I'm also extremely grateful to Auden for leading me to writers whose work I might never have become aware of if I hadn't steeped myself so eagerly in his. His reviews, essays and scattered remarks on Henry Green, Kierkegaard and Simone Weil made me a devotée of all three; and I've also been happy to discover, thanks to him, less well-known writers like Malcolm de Chazal and Dag Hammarskjöld.

However I evolve as a poet, and whatever new role models I adopt or discard, I know that Auden's poems will always be among my favorites. My current pantheon, in no particular order: "In Praise of Limestone" (an ars poetica after my own heart), "Lullaby," "In Sickness and in Health" and "First Things First" (for being such stubbornly unsentimental love poems); "A Summer Night" (for its serene wisdom); "Refugee Blues" (for its heartbreaking compassion); "O Where are You Going" (for its almost cheeky urgency); "Horae Canonicae" (for its total profundity); the Yeats and Freud elegies (for their odd, stirring mix of praise and appraisal); the sonnets "The Novelist" and "The Composer" (for their artistic humility); "Letter to Lord Byron" (for its sheer youthful exuberance).

I think Auden offers an extraordinarily valuable example for younger poets writing today. I can't speak for anyone but myself, but I know that-writing my first poems when the Poetry Wars of the 1980s were at their height-I looked to Auden as a healthy antidote to the stringencies of New Formalism and the acrobatics of "Language Poetry." (The New Formalists may have claimed Auden as a founding father, but look closer and they're distant cousins: New Formalism's tiresome insistence on accessibility couldn't be further from the myriad challenges Auden placed on himself and his readers.) Similarly, raised as I was in the shadow of confessional poetry, I might well have taken a very different route if I hadn't discovered him when I did. "Blessed be all metrical rules that forbid automatic responses / force us to have second thoughts, free from the fetters of Self." Could a would-be poet hear any stricter or more welcome advice? Finally, although I often feel remorse over the brief intersection of his life and mine-I was five years old when he died-I'm also thrilled to have been around for the recent explosion of Auden scholarship. Juvenilia, Collected Prose, Auden Studies, this Newsletter. . . . It feels like a very good time for lovers of Auden to be alive, and writing.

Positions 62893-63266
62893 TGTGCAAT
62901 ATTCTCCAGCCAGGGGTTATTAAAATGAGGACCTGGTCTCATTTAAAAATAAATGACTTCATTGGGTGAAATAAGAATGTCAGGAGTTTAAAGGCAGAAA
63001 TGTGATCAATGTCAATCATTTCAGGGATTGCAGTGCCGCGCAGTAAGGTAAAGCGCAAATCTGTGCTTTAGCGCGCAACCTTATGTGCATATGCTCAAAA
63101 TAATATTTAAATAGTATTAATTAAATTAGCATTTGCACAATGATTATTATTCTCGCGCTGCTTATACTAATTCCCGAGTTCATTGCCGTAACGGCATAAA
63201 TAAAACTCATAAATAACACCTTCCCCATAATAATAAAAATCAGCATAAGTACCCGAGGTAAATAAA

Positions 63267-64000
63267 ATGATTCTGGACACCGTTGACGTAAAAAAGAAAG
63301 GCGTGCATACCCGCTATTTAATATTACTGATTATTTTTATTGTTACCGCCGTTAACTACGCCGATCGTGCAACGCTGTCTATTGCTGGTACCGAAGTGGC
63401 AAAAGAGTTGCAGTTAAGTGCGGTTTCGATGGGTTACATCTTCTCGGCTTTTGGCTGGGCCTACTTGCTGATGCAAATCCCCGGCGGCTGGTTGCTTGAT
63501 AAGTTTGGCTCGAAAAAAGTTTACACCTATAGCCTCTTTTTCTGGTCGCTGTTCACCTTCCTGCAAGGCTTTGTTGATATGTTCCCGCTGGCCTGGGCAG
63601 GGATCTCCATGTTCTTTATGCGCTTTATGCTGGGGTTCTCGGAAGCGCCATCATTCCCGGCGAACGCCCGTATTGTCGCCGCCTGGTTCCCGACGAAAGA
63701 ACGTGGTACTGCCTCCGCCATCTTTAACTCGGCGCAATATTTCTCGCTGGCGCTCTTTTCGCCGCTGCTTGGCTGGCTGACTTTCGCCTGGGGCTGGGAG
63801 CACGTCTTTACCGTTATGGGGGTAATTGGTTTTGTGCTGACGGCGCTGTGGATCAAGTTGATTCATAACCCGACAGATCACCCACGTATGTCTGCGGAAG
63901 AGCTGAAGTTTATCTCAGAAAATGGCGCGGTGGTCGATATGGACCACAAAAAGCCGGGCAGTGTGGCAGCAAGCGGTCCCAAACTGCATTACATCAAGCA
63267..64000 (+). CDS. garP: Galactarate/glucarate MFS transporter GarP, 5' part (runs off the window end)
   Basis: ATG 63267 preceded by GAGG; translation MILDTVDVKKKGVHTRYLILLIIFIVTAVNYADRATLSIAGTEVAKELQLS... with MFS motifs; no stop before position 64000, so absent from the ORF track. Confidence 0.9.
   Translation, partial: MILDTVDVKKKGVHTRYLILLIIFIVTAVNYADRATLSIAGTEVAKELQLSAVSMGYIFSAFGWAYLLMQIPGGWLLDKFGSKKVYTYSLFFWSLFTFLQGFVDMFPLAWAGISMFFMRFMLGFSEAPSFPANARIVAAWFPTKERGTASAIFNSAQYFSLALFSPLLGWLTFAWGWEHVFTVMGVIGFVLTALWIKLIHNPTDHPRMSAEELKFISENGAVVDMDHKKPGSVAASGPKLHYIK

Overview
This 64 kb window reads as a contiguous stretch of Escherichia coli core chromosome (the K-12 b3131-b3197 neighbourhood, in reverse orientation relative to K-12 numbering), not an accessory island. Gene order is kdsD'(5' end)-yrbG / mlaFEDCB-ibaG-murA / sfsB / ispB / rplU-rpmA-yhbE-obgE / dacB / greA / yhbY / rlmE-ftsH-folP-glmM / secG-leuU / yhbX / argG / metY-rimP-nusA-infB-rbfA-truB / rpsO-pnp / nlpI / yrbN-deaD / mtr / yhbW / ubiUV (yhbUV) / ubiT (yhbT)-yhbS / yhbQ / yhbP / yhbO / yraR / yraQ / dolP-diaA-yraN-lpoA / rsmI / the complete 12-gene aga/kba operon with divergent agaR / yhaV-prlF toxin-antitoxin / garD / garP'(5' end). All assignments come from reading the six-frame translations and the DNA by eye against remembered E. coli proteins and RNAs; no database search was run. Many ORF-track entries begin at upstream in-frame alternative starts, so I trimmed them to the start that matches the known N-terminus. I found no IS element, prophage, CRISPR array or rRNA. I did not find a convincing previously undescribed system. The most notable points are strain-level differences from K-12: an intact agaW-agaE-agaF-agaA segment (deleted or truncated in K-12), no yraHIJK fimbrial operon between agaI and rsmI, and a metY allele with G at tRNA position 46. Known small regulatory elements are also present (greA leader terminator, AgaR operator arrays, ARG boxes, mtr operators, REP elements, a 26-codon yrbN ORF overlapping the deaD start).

Rachel Wetzsteon is the author of two volumes of poetry, The Other Stars and Home and Away, both published by Penguin Books.

John Hollander on Auden

You have often stated, and it is evident from your work, that Auden is one of the primary influences on your poetry, and in "W. H. Auden: A First Encounter" you talk about needing, as a younger man, to take out sections of poems that sounded too heavily indebted to Auden. How conscious have you been of Auden's influence while you were actually writing? As you have gotten older and your distance from Auden has widened, has Auden been less (or more) of a conscious presence as you write?